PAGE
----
Golf has never been so popular and now, with advances in playing equipment, it is possible to be enjoyed by disabled and able bodied players alike whether as part of a holiday or at competition level. An adapted golfing buggy allows those players who are unable to walk or to stand for any length of time the opportunity to participate in the sport.
Golfing Tips For Disabled Players Playing from a Seated Position
When playing golf from an adapted golf buggy it will make your game easier, whether you are playing a relaxing game on holiday or at competition level, by following a few basic tips such as these. As fairways are expensive to maintain, it is important to minimise the chance of any damage being caused by your golf buggy. Measures to limit this can include playing with another golfer, who is able to retrieve your ball from areas of wet fairway, where otherwise a golfing buggy risks churning up the grass with its wheels.
In order that play speed be maintained you should tee off from a location that would enable you to reach the green in regulation. It may also be a good idea to have your playing partner tee the ball for you. If you are playing solo try and learn to set up your tee quickly or, if that proves impractical, hit off the ground.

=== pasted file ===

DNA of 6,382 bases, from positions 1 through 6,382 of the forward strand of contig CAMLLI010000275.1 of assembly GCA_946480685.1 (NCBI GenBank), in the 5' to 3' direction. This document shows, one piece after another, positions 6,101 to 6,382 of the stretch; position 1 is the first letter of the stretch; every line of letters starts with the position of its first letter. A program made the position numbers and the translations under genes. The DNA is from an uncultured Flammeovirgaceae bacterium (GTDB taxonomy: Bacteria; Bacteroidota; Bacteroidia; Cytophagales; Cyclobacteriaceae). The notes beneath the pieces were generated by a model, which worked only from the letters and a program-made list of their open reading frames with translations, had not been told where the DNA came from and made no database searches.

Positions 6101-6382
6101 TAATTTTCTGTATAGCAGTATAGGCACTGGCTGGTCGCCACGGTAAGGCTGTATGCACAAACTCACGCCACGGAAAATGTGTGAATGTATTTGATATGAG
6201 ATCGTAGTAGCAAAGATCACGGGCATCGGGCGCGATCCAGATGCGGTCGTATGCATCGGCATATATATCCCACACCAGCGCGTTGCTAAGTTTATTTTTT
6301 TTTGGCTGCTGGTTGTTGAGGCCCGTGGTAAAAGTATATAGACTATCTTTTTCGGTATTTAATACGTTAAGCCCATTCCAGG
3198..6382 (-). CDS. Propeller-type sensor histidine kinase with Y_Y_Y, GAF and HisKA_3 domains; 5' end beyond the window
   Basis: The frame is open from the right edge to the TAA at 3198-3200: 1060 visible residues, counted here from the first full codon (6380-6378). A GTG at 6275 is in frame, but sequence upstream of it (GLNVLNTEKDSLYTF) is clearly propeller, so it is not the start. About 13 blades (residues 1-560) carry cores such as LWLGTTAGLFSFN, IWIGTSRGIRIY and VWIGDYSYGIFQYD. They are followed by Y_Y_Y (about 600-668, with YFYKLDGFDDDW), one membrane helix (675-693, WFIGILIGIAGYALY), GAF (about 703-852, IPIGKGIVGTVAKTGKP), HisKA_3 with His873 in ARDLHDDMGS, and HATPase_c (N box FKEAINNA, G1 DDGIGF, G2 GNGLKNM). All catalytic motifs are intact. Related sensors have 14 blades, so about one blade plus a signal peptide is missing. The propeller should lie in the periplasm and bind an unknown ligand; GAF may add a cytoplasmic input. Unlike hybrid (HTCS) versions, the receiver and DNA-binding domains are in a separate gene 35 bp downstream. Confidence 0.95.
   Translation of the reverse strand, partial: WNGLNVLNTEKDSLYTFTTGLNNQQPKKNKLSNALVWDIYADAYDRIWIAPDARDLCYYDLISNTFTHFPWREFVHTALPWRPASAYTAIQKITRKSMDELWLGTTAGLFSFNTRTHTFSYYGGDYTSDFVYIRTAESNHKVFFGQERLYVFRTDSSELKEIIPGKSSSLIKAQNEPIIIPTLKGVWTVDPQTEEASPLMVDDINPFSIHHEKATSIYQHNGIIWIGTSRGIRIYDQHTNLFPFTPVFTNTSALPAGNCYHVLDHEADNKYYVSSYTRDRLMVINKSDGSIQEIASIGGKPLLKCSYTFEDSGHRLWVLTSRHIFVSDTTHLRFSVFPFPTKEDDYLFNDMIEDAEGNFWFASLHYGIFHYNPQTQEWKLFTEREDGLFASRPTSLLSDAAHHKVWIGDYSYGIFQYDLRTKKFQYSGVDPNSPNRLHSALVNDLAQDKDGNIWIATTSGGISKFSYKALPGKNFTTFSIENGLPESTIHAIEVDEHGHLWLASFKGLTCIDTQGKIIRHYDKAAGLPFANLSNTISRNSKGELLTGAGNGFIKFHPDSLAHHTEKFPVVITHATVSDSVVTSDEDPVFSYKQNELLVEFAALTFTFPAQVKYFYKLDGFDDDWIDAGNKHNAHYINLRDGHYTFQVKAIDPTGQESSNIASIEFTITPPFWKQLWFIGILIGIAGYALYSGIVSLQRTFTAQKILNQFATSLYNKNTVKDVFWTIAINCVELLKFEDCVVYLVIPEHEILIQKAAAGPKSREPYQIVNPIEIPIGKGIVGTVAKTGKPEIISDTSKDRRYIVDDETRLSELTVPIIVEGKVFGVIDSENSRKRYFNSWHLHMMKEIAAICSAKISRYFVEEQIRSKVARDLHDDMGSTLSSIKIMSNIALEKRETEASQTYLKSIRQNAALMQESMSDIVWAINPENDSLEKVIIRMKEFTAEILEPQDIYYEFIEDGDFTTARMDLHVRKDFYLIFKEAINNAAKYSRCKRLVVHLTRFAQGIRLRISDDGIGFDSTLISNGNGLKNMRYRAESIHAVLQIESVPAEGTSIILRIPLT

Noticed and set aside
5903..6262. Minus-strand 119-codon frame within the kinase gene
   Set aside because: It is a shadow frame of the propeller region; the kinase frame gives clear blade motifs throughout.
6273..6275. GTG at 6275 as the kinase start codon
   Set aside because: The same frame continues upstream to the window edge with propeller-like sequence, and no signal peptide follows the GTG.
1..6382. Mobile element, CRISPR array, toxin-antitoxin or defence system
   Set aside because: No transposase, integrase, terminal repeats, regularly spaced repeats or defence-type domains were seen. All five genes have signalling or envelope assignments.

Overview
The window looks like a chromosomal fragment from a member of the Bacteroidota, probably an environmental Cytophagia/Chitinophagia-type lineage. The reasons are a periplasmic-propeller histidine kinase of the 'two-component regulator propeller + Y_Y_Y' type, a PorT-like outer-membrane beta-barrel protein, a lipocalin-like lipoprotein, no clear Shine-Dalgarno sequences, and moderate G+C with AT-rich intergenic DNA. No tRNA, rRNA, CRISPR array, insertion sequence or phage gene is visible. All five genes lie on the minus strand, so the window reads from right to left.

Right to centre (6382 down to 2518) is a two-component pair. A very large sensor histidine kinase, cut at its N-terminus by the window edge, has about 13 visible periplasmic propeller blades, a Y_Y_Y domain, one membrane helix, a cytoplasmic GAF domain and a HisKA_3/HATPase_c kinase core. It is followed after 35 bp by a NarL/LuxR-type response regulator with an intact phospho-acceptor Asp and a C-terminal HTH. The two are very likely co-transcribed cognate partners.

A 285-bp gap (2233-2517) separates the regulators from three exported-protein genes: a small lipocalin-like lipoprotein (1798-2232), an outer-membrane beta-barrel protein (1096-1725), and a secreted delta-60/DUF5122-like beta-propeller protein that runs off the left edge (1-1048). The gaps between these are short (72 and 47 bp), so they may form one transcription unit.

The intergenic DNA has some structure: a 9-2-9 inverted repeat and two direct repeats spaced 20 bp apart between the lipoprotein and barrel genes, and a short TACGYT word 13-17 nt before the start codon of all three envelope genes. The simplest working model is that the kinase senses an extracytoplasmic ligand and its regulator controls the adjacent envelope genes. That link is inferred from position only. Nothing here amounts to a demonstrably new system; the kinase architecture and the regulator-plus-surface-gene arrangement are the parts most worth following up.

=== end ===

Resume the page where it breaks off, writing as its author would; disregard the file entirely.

Once having hit your ball get as close as possible to its location in your golf buggy. Even if the slope makes the shot more difficult for you, you should always try and play the ball as it lies, as long as it is safe to do so. You may move the ball to a safer playing location, if conditions dictate it, but it should not improve the condition of the lie or your distance from the ball to the hole.
Once your buggy has been safely positioned you may adjust the ball, with your hand or with your club. It is permissible to take safety relief in situations where your ball would be playable by an able bodied golfer, but difficult or impossible for you.
Bunkers And Other Hazards
Where your ball falls into a bunker or grass slope, where it would be playable by an able bodied golfer, and is not accessible to you, it is possible to have the ball removed from the hazard and drop it with a one stroke penalty. Once removed, the ball can be dropped in any portion of the course, as long as it is not closer to the hole, where you are able to adjust the ball and strike.
Playing Golf When Blind Or Visually Impaired
The caddy of a golfer who is blind or visually impaired plays a vital role by describing the terrain to the player, along with information on direction and distance. In addition the caddy helps line the player up for the desired shot. When on the green the caddy and player work together to assess the distance and borrow from the ball to the pin. This involves pacing from the ball to the pin to determine the strength and line of shot. Blind golfers are governed by R and A rules, except that they are allowed to ground the club in a hazard.